Small Boats


As I look back it was my love of the small boats that made me volunteer to be in the “A” gang on board a supply ship in the US Navy. That and the fact I had open gangway when in port. It was a kind of reward for so many hours spent working on the refrigeration system and all auxiliary equipment. Coke machine, ice machine, ice cream maker even the ships laundry I kept my uniforms looking sharp especially the whites. All this and I still had to stand engine room watches underway.

I could go on liberty anytime day or night as long as I left a contact number or place I would be close enough to be back on the ship in less than an hour. This was to insure that the reefers kept the food stores from perishing and the officer’s dainty little butts did not get too hot. The only two places air conditioned, were the captains quarters and the officers mess deck. The real perk for the job was the fact that I had keys for every secured place on the ship.

From the candy locker and food lockers to the supply holds, you name it, I had access. If an officer or chief needed a machine part or anything to keep the ship steaming I was the guy they came to. If they went through normal channels the process would take three days. Even with the newly installed lightening speed IBM punch card system, it was still a pain to wait. To this day when I fill out an application for work, if the question arises, have you ever stolen anything, I have to explain “steal no, misappropriate for damn sure”.

Anyway, I got off course here, correction steer to 180. We had four small boats on board. Two LCVPS (landing craft vehicle and personnel) one motor whale boat and the Captain’s Gig. The LCVP was that boxy looking craft that the bow dropped down to allow ingress and egress. Like the one McArthur used for his photo op in the famous “I shall return” news real. As a Machinist 2nd class petty officer it did not fall in my normal purview to work on the diesel engines or stand boat duty but I did both.

We were anchored in Naples bay outside the harbor when a freak storm blew up. The word was passed for emergency getting underway. The problem was we had one boat boom out with the Motor Whale boat tied to it. “Duty boat crew muster on the main deck” Three men are required to operate a small boat. The coxswain, bow hook and engineer. I was the engineer. Sullivan was a black 3rd class Boatswains mate from Brooklyn (he looked like George Jefferson), the bow hook and Dragoo, also a 3rd class, the boat handier and the best one on the ship. We put on life jackets and inched our way on to the boat boom.

A rope ladder extended from the boat boom to the center of the whale boat. The ship had already started an up and down motion from the swells, at first five feet but increasing with each swell. To get in the boat you had to wait until the whale boat was up and drop into it. I was the second one down the Jacobs ladder and landed with a bang in the boat well.

I looked up and saw Sully frozen to the ladder. The wave that dropped me in the boat had washed over him filling his foul weather gear with water. As he held deaths grip on the ladder water poured out of his hood and sleeves. On the next rising swell this one about fifteen feet I grabbed the soaked sailor around the waist and yelled “let go Sully”, he did, unfortunately he was a little late with his release the boat had dropped about five feet so we tumbled into the boat, Sully on top of me. We untangled from each other and moved toward our positions for pickup. Me to the stern, Sully to the bow. Dragoo moved the boat forward to the davits.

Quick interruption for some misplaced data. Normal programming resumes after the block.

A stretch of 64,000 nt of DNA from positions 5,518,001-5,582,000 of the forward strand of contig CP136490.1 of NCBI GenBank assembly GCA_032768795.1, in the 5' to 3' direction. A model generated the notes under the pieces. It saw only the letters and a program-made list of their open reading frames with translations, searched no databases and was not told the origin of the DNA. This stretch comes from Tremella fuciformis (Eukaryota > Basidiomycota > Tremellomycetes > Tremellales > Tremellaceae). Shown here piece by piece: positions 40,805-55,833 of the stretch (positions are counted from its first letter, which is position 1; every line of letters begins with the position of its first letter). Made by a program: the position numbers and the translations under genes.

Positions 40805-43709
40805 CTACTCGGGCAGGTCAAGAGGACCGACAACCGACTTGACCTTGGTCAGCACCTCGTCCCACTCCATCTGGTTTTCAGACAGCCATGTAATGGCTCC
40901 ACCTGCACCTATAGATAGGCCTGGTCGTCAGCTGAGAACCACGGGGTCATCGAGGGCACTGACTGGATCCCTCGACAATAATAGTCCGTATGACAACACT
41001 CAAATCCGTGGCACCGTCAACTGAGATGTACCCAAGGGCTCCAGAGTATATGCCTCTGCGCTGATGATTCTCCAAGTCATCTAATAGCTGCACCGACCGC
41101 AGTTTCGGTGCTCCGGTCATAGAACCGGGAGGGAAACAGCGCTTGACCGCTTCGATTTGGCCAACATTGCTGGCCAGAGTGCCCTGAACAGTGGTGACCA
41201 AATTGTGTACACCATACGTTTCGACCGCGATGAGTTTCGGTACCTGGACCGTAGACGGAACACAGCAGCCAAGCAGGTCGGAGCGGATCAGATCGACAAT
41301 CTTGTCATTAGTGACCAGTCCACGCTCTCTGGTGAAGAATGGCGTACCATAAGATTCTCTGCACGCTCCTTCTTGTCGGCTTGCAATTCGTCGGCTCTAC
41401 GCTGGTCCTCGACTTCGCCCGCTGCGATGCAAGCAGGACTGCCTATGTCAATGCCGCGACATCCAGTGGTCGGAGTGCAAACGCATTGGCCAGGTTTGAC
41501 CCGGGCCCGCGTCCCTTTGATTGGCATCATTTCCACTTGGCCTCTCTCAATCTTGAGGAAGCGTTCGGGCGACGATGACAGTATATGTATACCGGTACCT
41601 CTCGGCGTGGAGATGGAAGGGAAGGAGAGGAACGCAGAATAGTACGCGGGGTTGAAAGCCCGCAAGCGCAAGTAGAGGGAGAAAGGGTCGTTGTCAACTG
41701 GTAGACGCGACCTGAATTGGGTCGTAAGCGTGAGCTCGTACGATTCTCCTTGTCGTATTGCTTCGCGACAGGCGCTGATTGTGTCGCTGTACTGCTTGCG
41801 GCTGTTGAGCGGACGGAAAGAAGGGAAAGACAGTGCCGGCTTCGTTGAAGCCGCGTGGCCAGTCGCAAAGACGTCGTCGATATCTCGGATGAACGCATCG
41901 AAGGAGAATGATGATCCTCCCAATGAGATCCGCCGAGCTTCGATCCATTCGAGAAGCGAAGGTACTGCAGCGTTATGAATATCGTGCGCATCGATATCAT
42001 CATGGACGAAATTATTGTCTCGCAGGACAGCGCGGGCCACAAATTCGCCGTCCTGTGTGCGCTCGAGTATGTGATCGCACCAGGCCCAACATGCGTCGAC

Here came the real tricky part. The hook from the davits had this system of pulleys housed in a metal casing the contraption weighed about 100 pounds. In normal calm seas it works like this. You thread a line through an eye on the boat and pull hard. The hook snaps into the eye and you are hooked up ready to be picked up. In heavy seas it’s a crap shoot. I managed to keep the pulleys from crushing me and got hooked up. Sully and I yelled to Dragoo that we were hooked. He held his arm above his head in a circular motion signaling to the davit operator to haul away. The problem was Sully was not hooked and we were jerked stern first into the air, all three of us almost went over the side.

The deck ape davit operator was quick to drop the cable and we fell meeting the up coming wave like a freight train. When the prop hit the water the little diesel chocked down and almost stalled. Had that happened we would have been toast. Unhooked from the ship we made a wide circle and weighed our options. We could try for the harbor and fleet landing. We were low on fuel and with this storm I felt we could not make land fall before running out, or we could try again to be hauled aboard. I’m not sure if our decision to try the ship again was based on sound logic or was it the fact that our next port of call was Barcelona. The choice was to be swept out to sea, be stuck in Naples or make it on the ship and have liberty in Barcelona in two days. Not sure which head made the decision but my vote was for the ship and Barcelona.

The next approach worked like a drill, with much effort we managed to get hooked up and slowly were picked up to the pounding of the last few waves. I found that during this time I had used every curse word I knew in Spanish. There was a cheer from the crew and I was for the first time aware that we had an audience. The XO came on the 1MC and said they had witnessed the three brave men in action (I said under my breath or the three dumbest) and requested for us to lay down to sick bay to be checked out and receive a shot of Brandy. First time I ever had a legal drink aboard ship and discovered I didn’t like Brandy.

Tom Planes